On Facebook, last week, Alwyn posted a quote by Gray Cook – "You can't put fitness on top of dysfunction."
No one really likes to hear this crap, but it's very good advice. It's advice that I've heard a million times, but never listened to for longer than a week or so. I would start getting things in order, but stop. Why?
- rehab sucks
- it's not fun stuff
- it stands in the way of the fun stuff you want to do
- it's hard
- it takes time
- it's boring
- it makes you weak
- it can be exhausting
Look at those bullets and tell me that you won't want to quit. That you won't want to ignore what you know is good advice.
The biggest problem with ignoring such advice is not that you delay getting better, but you can actually make things worse. This has happened to me. It's not irreparable, but it's time lost.
The past two years, I started doing less in the gym and more at home. Kettlebell sport replaced my intervals and cardio; a good thing. A good thing, yes, but the sport whose aspects I love for fitness has taken my dysfunction(s) to the next level.
I've never been the anterior pelvic tilt type. I'd been straight and even. One of my few areas of "normal." I had been. Had.
So, Galya comes back after months away to find me worse than ever. I had followed her advice to give up the dangerous squatting that my lack of good hips presented me. No squats. Although I followed her advice about what not to do, I also ignored her advice about what to do. That would be all the prescribed stretching, mobility, and exercises to strengthen the [not very interesting] weak muscles. I didn't really do that stuff.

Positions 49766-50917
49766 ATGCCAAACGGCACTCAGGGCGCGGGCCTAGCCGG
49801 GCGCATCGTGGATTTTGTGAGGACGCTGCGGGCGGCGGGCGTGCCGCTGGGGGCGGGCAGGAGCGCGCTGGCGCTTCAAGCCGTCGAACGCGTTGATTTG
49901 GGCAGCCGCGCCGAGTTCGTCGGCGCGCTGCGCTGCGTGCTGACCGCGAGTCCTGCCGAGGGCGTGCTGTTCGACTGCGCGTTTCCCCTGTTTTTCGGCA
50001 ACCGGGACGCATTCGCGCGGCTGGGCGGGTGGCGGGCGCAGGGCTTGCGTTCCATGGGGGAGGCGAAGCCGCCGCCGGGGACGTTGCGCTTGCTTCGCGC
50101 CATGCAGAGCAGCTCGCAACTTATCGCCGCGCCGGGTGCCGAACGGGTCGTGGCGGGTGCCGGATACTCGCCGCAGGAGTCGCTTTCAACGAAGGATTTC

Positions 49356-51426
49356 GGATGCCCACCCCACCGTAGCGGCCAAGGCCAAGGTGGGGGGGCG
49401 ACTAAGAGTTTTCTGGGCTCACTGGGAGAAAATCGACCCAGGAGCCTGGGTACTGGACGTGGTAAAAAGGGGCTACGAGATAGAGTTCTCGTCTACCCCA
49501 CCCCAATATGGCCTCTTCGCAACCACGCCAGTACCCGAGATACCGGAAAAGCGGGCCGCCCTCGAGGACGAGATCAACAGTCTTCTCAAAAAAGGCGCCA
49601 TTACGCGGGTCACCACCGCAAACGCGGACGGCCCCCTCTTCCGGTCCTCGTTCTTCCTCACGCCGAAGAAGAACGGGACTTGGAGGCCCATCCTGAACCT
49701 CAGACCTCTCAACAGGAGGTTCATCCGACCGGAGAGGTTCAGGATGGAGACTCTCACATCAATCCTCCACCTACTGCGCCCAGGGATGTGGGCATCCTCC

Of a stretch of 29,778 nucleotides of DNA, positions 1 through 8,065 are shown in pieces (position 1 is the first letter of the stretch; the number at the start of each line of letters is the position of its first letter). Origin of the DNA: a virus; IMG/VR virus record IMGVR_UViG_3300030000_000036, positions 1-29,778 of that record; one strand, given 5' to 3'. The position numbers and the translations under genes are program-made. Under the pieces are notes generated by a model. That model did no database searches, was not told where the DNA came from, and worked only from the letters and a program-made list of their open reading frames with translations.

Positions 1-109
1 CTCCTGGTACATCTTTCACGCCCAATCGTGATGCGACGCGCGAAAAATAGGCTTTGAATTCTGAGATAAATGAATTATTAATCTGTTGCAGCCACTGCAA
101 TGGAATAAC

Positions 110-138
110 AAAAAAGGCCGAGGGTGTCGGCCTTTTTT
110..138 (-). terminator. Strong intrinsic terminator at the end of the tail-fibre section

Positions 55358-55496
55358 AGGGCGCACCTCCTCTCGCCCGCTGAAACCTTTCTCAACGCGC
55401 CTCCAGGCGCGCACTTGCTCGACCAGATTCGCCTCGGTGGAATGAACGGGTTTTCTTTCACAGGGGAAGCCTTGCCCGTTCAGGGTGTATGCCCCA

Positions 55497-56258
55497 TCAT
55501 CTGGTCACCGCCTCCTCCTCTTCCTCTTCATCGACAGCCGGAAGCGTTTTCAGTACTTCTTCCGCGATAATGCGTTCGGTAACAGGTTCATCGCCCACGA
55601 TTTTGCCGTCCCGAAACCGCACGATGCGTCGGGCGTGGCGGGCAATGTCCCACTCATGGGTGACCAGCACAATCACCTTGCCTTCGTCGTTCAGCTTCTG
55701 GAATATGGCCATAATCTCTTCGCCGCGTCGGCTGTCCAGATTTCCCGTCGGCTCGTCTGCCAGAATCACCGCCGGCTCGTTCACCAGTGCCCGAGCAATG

Enter the kettlebell [sport]
I'm actually a believer that most people would benefit from what Kettlebell Sport has to offer. 10 minute sets of cardio, escalating in intensity, pace, and weight over time. A hip dominant, glute and hamstring sport that also provides a relatively safe overhead lift in the kettlebell jerks and snatch. Shoulders, hips, glutes, hamstrings, rotator cuff, and core work, all rolled into an activity that pushes your heart rate up and burns a ton of calories. I like it; the exercise and the challenge.
Dysfunction on top of dysfunction
Unfortunately... I have crappy hips, tight lats, and poor thoracic mobility. It seems that in order to get in a "good" rack position I have to go so far into posterior pelvic tilt that the Keep On Truckin' guys would be envious.
As if that wasn't enough, I have poor overhead mobility, and I (apparently) compensate in the lumbar spine, with a dramatic arch that's just not good. I've piled dysfunction on top of dysfunction, leading to poor posture and a vicious circle of problem causing problem causing problem.
It's been about two months with Galya's hands on training, rehab, and therapy, and I'm getting better fast. In fact, that she is here to point out where things are better is keeping me going. Although I have to get over the fact that I've wasted two years of getting better, and actually made things worse, it's good to know that things are coming together. Her story of one day being better than ever really does help.
I see and feel the benefit (to me) of having a good trainer for the first time.
Alwyn Cosgrove is nice
and so is my wife. So is Gray Cook. Nice, all of them.
Alwyn Cosgrove is not mean. He's nice. It's not the kind of nice you want to hear, because it's a hard nice to live. But, take the advice now, not later. It won't make it easy for you, but it will be easier now than it will be two years from now.